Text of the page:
Five years ago, I had an opportunity to make a pilgrimage to the Holy Land. One of the things that I have come to appreciate about that experience is the way in which it helps to make the Gospels come alive. By connecting the events of the lives of Jesus and his disciples to specific places, it helps us to remember that the events in the Gospels are not myths or made-up legends. They are true events, that took place at a definite time in human history.
One of the sites that we visited on our pilgrimage was the site that commemorates this weekend’s Gospel, where the risen Jesus appears to his Disciples on the shore of the Sea of Tiberias, also known as the Sea of Galilee. The passage begins with the disciples going fishing, and ends with Jesus calling Peter to feed his sheep. This is a fascinating passage, and there is a lot to unpack here!
The passage begins with the disciples going fishing- their former way of life. This is after they have encountered the risen Jesus, and after he has given them the mission to forgive sins, and to be witnesses of his resurrection from the dead. The joy that was experienced when the disciples met the Risen Lord has faded, and is seemingly replaced with resignation.
Jesus, however, does not respond by appearing to the disciples and berating them for not fulfilling their mission. Jesus instead reminds the disciples of their call by once again leading them to a miraculous catch of fish. Peter once again realizes that the Lord is present to them, and he runs to shore to meet him. This experience was a powerful reminder of the call that the disciples received to follow Jesus at the beginning of his ministry. Now, after the resurrection, it serves as a renewal of that call, reminding the disciples that they are now called to spread the Gospel to all the nations.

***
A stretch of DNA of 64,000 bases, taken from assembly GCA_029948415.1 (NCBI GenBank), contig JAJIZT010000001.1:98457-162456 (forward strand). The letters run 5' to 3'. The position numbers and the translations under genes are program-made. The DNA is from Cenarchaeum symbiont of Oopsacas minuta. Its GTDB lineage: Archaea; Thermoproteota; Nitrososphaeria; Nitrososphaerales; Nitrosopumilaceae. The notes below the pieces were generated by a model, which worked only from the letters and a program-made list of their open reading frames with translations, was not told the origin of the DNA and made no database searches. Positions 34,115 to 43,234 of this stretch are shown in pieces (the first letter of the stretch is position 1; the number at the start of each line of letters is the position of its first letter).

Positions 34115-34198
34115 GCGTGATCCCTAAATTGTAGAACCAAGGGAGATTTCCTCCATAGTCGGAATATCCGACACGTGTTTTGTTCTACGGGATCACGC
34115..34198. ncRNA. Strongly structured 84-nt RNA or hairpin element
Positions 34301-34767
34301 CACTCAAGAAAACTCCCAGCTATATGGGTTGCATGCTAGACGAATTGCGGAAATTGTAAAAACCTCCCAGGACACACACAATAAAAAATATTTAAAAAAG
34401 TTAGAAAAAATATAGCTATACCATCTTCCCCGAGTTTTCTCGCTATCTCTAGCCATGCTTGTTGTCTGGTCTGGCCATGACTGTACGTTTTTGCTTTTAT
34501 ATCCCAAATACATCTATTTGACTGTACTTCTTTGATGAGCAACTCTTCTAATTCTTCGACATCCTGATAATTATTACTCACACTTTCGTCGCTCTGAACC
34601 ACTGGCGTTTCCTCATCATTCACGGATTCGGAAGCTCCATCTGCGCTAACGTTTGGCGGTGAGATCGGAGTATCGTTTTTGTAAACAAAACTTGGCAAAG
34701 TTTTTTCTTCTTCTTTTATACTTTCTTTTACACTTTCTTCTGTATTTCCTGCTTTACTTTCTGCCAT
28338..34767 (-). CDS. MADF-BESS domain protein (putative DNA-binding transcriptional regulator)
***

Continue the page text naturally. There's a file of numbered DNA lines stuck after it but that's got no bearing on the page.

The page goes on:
As our focus shifts to the exchange between Peter and Jesus, we can feel Peter’s hurt as Jesus repeatedly asks, “do you love me?” Peter might be thinking that Jesus does not trust him, because of Peter’s denial of Jesus during his passion. There is much more at stake here than a simple “undoing” of Peter’s denial. Jesus’ response to each question reminds Peter of what it means to love Jesus. Love of Jesus means loving those that he cares for: the sheep of his flock. We are called to follow this example as well. As we continue this Easter season, may God continue to help us grow in love of his Son, and follow his example of service and caring for the sheep of his flock.
Sincerely in Christ,
Fr. Steven Huber, CSB